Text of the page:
The GameCube was one of Nintendo’s less successful systems in terms of sales numbers. However, the little purple console had some truly great games. One of these games was the system’s first The Legend of Zelda entry: The Legend of Zelda: The Wind Waker.
The Wind Waker’s Controversial Look
After Ocarina of Time, which in 1998 was one of the more ‘realistic’ (when you get past the fact that you are in a world full of elfin people and other fantasy creatures) looking games in consoles, its direct sequel, Majora’s Mask, continued the dark ‘realistic’ look going as it ran on the same engine and utilized the same assets.
Thus, most gamers expected the GameCube’s Zelda entry to continue the dark, realistic look going as it was powered by stronger hardware.
Nintendo’s 2000 Spaceworld demo of Link fighting Ganondorf certainly hinted at graphical style that fell in line with Ocarina’s. The video would set high bar that Nintendo would purposely miss with The Wind Waker.
When the game was revealed in 2001, the response to the visual style was divided amongst Zelda loyalists. Some fans accepted and even loved the new direction, while others felt disappointment at Nintendo’s reluctance to allow the series to mature.
To be honest, I was in the latter camp. After Nintendo’s magical 2000 Space World trailer I was dreaming with something that would blow the doors out any other game that I had played to that point, and instead, Nintendo gave me a “super deformed” cartoony Link for my troubles.
I would remain disappointed for months, but would still place my preorder for the game. After all, I loved Zelda. After how great Ocarina of Time and Majora’s Mask had been I felt that Nintendo deserved the benefit of the doubt.
A Wonderful Entry in the Series
The Legend of Zelda: The Wind Waker launched in the United States on March, 2003. Despite my initial reservations, I enjoyed the game’s art direction. If given a choice, I will always prefer Twilight Princess’ look over Wind Waker’s, but I can still appreciate the game’s cartoony cel-shaded look.
The game was huge in size (greatly in part to its overly large ocean), had brilliant dungeons, and the awesome combat pioneered by Ocarina of Time. It was a Zelda game through and through.
While The Wind Waker and Skyward Sword are the only Zelda games that I haven’t replayed after finishing a single play through, I can vouch for its greatness. I thought that in terms of storytelling, Wind Waker actually did a better Job than Ocarina of Time (especially after the huge twist), and was only bothered by some of the long stretches of sailing required by the game’s gameplay.
Critical Reception was Great But…
The Wind Waker was only second to Metroid Prime in terms of critical reception on the GameCube. Nintendo’s cartoony Zelda holds a 96 Metacritic rating which puts it in the great company of Twilight Princess, and Resident Evil 4, and only below Ocarina of Time and Breath of the Wild as one the greatest rated Zelda games.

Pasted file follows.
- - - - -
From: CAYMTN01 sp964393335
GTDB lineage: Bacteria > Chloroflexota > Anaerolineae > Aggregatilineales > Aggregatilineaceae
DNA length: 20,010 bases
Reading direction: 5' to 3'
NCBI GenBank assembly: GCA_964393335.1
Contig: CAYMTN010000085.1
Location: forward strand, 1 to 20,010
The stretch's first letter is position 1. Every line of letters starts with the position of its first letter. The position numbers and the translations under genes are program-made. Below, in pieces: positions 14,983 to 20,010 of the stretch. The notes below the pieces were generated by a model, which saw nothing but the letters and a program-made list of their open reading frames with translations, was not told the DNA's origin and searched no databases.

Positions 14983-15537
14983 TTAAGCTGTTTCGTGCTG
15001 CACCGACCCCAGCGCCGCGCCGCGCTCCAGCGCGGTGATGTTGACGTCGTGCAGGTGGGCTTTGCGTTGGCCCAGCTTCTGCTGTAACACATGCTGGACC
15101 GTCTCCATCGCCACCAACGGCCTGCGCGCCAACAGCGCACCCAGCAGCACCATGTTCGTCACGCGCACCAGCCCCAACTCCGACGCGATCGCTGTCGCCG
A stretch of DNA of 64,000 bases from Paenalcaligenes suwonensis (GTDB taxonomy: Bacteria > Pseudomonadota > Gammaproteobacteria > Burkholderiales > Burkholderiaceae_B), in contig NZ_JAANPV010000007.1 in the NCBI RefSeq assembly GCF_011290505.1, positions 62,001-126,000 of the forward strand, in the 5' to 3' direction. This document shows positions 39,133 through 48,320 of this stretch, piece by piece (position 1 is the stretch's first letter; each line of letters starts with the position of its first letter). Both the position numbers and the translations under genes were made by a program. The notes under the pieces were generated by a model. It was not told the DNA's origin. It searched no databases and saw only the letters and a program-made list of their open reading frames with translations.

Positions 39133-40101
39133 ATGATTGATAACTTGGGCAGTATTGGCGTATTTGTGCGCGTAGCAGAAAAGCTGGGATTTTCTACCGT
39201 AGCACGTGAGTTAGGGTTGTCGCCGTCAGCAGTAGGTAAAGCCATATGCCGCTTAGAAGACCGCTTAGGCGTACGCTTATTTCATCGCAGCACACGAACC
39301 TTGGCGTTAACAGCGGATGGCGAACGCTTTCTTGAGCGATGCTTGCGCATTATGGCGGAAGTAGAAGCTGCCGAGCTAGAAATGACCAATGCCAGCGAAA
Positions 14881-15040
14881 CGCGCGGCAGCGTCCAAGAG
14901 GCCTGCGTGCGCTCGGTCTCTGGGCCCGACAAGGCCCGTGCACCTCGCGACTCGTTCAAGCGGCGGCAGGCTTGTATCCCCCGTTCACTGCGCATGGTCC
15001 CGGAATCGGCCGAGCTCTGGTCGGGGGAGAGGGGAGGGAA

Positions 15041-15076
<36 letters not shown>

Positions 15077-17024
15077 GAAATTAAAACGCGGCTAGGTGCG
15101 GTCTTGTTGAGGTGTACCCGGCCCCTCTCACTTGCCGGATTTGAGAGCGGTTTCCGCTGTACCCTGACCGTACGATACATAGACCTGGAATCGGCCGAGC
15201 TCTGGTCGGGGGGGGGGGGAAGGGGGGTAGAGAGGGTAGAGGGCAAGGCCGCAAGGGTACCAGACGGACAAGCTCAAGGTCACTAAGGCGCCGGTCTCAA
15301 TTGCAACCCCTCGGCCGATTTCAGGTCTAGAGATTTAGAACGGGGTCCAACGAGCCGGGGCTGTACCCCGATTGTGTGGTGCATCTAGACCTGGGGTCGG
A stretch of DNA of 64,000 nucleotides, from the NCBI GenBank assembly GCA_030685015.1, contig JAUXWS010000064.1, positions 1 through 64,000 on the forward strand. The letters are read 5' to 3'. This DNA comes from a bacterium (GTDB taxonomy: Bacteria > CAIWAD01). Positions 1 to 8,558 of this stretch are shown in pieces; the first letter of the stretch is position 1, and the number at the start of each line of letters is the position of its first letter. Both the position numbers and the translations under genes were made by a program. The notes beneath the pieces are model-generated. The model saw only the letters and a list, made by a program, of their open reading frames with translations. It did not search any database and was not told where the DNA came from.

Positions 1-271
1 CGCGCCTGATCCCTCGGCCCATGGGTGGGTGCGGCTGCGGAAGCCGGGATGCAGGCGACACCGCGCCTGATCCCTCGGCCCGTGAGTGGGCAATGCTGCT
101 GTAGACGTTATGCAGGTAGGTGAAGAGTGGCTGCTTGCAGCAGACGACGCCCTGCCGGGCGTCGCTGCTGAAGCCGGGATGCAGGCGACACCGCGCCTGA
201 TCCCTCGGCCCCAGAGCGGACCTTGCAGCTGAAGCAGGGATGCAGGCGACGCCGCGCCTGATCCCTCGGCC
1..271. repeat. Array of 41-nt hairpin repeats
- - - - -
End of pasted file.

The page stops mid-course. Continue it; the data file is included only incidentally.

Where The Wind Waker faltered was in its sales, as the game sold only 4.6 million units…3 million copies less than Ocarina had sold on the Nintendo 64. Nintendo blamed the downgrade in commercial response to the game’s visuals, and thus, Twilight Princess returned Zelda to the darker, more realistic look that Ocarina of Time had featured.
Cel Shaded Legacy
Wind Waker’s “Toon Link” look would be utilized on later portable Zelda games such as the Phantom Hourglass, and Spirit Tracks.
Nintendo didn’t give up in its pursuit of a ‘stylized’ Legend of Zelda game. Perhaps due to the fact that Nintendo EAD is always working on outdated (or underpowered) hardware, the developers to pursued a similar style on the Switch’s Breath of the Wild which was really a Wii U port at its core.
Breath of the Wild is a ‘cel-shaded’ work in terms of its characters, and enemies. The style fits, because the Wii U, and consequently the Switch hardware would have struggled with a more realistic approach to the huge open world visuals featured on the game.
Wink Waker HD
Perhaps the best way to play the game today isn’t in its (still fine looking) original form but on the HD Wii U update that the game received in 2013. With a massive bump in resolution, and new lighting the game showcases an art style that in retrospective has been quite ageless.
Playing the Wii U HD version of the game is also the cheaper way to go in order to play the game as the GameCube version of Wind Waker is retailing for as high as $399 on Amazon these days due to its collector’s value.
The Legend of Zelda: The Wind Waker is certainly a must play for fans of the series, and one of its best entries despite Nintendo’s divisive choice for the game’s art direction.
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